The Identities, Lifestyles and Culture research cluster is located at the quadruple intersections in the School of the disciplines of Sociology, Criminology, Social Policy and Social Work. It emphasizes theory (particularly orientation to action) and method. The conceptual orientations of the cluster centre on constructions of social meaning – such as the ‘sociologies’ of: identity and culture; gender and sexuality; risk, stigma and deviance. The way that the cluster’s members approach these conceptualizations are varied but have in common a view that ‘the social’ is janus-faced – an unfolding of the personal that is constrained, and enabled, by parameters of structure and governance. These processes are seen as developmental with the potential to alter or even transform social structure as well as to reproduce it. Reflecting this structure/action tension, the main methodological orientations of the cluster are qualitative, and this has enabled us to be very successful in recent years in forging interdisciplinary links. For instance, in 2010 the cluster had a strong presence at the Association of British and Commonwealth Anthropologists’ national conference held in Belfast on the theme, ‘The Interview – theory, practice, society’, in which the cluster organized one-sixth of the sessions and contributed many papers plus a semi-plenary lecture.
While we recognize that groups working together on a focused theme have the potential to attain more than the ‘sum of their parts’, we do not subscribe to the corporatist point of view and are determined that the cluster will continue to recognize, protect and promote the individual and scholarly conceptual perspectives and substantive interests that lead to true innovation. Paradoxically, it is new ideas rather than management-determined ‘priorities’ that produce the biggest pay-offs both in terms of large research earnings and, ultimately, the University’s reputation. Consequently, while the cluster’s activities have been organized under the umbrella of developing concerns, particularly qualitative/methodological, and will maintain this, we presently are orienting ourselves towards consciously exploring genuinely new and evolving theoretical and conceptual developments in social science. To that end, we are promoting a series of seminars given both by internal members and external guest speakers who are active at the frontiers of what will be social science in the 21st century.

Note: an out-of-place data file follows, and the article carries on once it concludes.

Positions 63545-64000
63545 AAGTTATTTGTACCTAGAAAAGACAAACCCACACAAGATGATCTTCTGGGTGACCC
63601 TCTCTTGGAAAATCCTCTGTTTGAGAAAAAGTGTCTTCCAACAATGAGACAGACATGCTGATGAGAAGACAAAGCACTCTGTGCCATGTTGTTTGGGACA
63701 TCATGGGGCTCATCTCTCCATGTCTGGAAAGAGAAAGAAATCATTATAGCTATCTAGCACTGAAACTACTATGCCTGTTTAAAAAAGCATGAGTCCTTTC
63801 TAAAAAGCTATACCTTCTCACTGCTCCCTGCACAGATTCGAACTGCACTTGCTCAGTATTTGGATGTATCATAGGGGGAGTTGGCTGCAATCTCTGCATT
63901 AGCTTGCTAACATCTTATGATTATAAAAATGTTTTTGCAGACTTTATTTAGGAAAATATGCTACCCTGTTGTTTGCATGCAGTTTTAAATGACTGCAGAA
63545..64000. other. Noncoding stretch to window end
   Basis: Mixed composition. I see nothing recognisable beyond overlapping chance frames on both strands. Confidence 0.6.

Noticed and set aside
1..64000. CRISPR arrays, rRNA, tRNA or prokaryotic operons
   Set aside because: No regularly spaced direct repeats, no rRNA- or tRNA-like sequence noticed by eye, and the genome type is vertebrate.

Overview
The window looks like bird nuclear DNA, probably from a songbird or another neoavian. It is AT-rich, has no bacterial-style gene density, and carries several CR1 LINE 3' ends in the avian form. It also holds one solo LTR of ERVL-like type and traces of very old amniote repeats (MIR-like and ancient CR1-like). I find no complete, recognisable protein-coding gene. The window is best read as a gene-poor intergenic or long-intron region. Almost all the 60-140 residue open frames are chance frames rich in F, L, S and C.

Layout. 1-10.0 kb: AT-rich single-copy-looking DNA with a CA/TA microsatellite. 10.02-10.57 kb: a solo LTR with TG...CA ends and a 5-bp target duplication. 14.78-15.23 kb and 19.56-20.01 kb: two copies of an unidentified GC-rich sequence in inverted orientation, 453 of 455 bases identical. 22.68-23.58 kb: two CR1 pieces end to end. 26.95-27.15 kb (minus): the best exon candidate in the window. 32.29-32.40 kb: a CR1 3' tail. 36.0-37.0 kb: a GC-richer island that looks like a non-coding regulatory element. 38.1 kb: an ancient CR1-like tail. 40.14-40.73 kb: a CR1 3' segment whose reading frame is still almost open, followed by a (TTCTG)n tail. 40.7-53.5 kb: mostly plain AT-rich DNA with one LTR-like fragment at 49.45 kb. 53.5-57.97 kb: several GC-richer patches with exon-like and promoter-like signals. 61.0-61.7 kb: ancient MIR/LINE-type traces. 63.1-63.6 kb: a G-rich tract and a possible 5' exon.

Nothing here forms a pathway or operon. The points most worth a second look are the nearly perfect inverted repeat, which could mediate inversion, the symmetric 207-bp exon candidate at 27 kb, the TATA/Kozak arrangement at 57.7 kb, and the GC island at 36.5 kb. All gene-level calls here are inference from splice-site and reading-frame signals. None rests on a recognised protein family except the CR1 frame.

Reflecting our eclecticism at the time of writing, the substantive interests of the cluster’s members include: embodiment and the construction of identity in virtual realities; religion; biotechnology and bioethics; social movements; football; ‘Q2’ mixed methods of researching poverty in sub-Saharan Africa; emotion, social roles, normative change and family life; state ‘punitiveness’ or harshness (particularly new ways of conceptualizing and measuring this and cross-disciplinary perspectives on the issue); experiential knowledge and participatory research. Intellectual activities during the previous year were curtailed by the University’s instrumental priorities that required an emphasis upon preparation for the REF but we hope this period is now behind us.
Julie Evelyn Harris